China, EU join global health summit despite halt of investment deal
Chinese observers believe it shows that the governments of EU member states have clearly seen that practical cooperation with China is what conforms to the interests of Europe, as the two sides share a greater consensus on multilateralism and jointly tackling world challenges, including public health issues, despite political differences.
More institutions and governments in the EU will eventually realize that using so-called human rights issues to disrupt cooperation with China in fields such as investment and trade will make the EU "fall into the trap" of the US, which has been luring Europe to contain China, and may put the bloc's true interests at stake, Chinese observers said, noting the EU is likely to adjust its relations with China later this year.
The EU cannot have a real economic recovery without China, and COVID-19 cooperation cannot happen without China either, analysts said.
As of press time, the White House has not announced whether US President Joe Biden would attend the summit.
The summit, which takes place in Rome at Villa Pamphilj, is a special event of the Group of 20 (G20) presidency, organized by Italy in partnership with the European Commission.
President Xi Jinping, invited by Mario Draghi, prime minister of Italy, and European Commission President Ursula von der Leyen, is scheduled to attend the summit and deliver a speech via video from Beijing on Friday.
The key outcome of the meeting will be a "Rome Declaration" of principles, which will be a powerful guide for further multilateral cooperation and joint action to prevent future global health crises, and for a joint commitment to build a healthier, safer, fairer and more sustainable world, according to its website.
The summit is one of the many multilateral fields where China and Europe are closely collaborating, and the two sides also have enormous cooperative space in climate change, safeguarding regional and global security, as well as preventing the proliferation of nuclear weapons.
The meeting reflects the greater consensus of the two on upholding multilateralism, international order and system and jointly tackling global challenges, Cui Hongjian, director of the Department of European Studies at the China Institute of International Studies, told the Global Times on Friday.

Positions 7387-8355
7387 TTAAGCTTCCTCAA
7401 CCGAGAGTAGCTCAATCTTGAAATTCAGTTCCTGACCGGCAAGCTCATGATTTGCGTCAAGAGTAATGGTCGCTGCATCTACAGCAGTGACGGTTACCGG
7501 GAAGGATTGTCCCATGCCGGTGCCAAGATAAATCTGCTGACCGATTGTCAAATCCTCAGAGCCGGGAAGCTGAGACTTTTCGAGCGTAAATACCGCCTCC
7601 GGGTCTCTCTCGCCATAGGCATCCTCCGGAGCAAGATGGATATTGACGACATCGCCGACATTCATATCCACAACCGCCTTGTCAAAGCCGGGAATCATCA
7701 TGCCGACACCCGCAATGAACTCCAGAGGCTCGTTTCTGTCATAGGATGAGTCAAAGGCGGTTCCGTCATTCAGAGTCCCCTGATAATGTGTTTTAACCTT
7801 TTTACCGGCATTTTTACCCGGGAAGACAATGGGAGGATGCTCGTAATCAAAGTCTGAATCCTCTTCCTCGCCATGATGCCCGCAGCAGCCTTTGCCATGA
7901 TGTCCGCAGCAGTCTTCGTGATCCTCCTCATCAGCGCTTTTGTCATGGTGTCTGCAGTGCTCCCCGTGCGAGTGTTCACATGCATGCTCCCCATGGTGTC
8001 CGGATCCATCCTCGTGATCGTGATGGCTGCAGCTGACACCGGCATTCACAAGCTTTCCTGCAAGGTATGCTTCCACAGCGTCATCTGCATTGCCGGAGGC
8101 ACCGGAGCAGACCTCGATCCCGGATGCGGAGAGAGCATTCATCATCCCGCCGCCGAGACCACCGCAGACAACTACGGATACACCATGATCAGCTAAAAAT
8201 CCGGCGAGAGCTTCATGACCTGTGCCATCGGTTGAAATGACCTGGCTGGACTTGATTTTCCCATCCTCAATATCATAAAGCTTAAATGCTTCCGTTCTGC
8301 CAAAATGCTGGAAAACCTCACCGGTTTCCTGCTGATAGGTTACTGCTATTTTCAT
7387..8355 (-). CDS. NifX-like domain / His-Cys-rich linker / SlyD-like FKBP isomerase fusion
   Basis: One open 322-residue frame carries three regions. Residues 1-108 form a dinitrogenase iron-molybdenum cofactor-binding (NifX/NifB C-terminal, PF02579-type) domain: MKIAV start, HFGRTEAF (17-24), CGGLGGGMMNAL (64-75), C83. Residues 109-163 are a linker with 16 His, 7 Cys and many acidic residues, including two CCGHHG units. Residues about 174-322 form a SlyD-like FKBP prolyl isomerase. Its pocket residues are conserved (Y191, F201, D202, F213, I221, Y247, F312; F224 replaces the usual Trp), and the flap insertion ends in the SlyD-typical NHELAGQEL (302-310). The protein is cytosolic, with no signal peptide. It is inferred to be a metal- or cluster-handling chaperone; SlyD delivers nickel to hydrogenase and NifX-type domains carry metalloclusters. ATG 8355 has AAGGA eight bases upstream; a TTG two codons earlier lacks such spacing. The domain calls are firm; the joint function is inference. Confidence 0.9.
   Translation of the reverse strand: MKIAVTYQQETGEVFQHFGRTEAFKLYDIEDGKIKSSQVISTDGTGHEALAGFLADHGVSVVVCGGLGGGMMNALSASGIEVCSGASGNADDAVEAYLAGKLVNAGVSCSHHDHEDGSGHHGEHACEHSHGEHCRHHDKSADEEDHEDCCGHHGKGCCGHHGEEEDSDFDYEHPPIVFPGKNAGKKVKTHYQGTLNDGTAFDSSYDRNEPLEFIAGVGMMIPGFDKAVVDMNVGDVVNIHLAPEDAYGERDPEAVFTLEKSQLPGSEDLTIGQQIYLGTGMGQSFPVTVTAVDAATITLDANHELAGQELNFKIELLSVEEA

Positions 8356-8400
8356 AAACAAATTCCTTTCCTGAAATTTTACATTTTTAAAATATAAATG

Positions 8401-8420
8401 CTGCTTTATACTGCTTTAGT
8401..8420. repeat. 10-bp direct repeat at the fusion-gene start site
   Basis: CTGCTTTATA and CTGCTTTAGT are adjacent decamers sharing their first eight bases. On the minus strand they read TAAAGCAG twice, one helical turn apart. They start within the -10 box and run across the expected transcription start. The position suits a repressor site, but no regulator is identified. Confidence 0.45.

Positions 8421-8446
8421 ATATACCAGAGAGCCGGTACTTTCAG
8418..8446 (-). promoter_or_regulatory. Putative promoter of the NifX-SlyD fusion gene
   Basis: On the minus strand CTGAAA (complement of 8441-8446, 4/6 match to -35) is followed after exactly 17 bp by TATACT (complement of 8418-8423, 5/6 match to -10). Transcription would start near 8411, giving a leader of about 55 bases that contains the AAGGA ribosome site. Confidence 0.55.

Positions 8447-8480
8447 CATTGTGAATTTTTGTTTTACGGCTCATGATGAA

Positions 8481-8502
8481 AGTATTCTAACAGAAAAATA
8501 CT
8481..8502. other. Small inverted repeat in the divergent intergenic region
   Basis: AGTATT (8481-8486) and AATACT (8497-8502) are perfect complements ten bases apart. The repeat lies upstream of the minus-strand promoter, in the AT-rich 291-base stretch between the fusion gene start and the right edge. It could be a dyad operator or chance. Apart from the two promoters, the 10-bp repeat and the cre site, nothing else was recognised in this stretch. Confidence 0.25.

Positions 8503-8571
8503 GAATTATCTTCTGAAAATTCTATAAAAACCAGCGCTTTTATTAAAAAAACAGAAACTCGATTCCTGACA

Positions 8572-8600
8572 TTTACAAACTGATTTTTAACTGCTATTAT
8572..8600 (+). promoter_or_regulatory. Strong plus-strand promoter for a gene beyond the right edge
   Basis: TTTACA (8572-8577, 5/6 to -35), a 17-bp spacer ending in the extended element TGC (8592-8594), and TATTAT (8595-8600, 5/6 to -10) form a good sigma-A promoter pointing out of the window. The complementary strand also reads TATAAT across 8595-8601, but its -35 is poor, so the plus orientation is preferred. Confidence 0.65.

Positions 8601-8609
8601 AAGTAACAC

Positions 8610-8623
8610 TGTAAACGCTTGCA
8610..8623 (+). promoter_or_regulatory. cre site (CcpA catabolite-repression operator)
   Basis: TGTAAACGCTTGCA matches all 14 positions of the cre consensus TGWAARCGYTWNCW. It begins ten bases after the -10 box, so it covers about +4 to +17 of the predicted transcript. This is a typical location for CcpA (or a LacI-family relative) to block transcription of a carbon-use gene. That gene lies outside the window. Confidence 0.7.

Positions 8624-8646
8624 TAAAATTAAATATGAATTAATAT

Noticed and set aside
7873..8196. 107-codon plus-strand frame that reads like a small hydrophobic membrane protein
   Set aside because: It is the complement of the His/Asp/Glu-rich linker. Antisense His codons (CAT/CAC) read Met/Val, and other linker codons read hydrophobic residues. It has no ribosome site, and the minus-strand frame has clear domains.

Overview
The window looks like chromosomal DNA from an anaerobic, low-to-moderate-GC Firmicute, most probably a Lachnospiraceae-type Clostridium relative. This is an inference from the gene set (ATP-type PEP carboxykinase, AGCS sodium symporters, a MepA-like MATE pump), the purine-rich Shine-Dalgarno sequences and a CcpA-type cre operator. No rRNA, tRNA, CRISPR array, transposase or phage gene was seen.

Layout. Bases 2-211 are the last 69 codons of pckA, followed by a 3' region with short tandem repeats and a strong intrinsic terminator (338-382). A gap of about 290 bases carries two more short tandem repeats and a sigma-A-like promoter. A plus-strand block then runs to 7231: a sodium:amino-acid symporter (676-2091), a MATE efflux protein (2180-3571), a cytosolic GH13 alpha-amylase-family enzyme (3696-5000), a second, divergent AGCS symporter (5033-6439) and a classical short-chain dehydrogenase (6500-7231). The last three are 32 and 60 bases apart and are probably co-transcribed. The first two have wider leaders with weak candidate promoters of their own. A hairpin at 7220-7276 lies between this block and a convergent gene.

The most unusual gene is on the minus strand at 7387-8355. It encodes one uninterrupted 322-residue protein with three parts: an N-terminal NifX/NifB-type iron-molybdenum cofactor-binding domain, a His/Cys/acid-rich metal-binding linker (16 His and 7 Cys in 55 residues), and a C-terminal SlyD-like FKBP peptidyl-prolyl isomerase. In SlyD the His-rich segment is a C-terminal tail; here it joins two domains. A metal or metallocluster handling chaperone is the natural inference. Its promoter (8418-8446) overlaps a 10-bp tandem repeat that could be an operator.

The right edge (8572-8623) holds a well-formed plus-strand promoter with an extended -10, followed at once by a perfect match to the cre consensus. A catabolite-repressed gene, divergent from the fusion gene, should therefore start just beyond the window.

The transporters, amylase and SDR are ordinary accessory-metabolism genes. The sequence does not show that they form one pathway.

Besides jointly supporting vaccine accessibility and affordability for developing countries, the two sides may work to accelerate the global economic recovery by collaborating on research of mutual recognition of vaccines and the resume of some supply chains, Cui said.
The two sides may also vow to support the World Health Organization as the most professional institution on public health, Cui said.
But Cui urged the two to avoid politicizing health and bringing geopolitical factors into multilateral cooperation scenarios.
Just one day ahead of the summit, European parliament froze the China-EU Comprehensive Agreement on Investment (CAI) on Thursday citing China's countermeasures against the EU over Xinjiang-related issues, putting a halt to the ratification of the deal.
Chinese observers said the freeze was just an "emotional expression" of some people in the EU and will not affect bilateral ties.
Some people in the EU fear excessive reliance on China given China's growing strength, and some felt uncomfortable about China's countermeasures to the EU's moves over Xinjiang, and the EU also wanted to make a gesture to please the US, Wang Yiwei, director of the Institute of European Studies at Renmin University of China, told the Global Times.
The European parliament cares only about values, but governments of EU members care more about people's livelihoods and their economies, and they know cooperation with China in realistic areas is in line with the interests of Europe, Cui said, adding "after all, you cannot feed people with human rights."
China and the EU have engaged more at a multilateral level this year including on climate change and biodiversity despite bilateral political differences, which showed that China and the EU share more common ground than differences and they need more cooperation than competition, observers said.
Wang said that it takes time for Europe as a whole to realize that China as a partner in various fields cannot be replaced and letting political differences infiltrate the economic sector will put Europe's true interests in danger. The EU will eventually figure that out, "probably in the second half of this year especially after several multilateral meetings including the UN Biodiversity Conference in Kunming in October."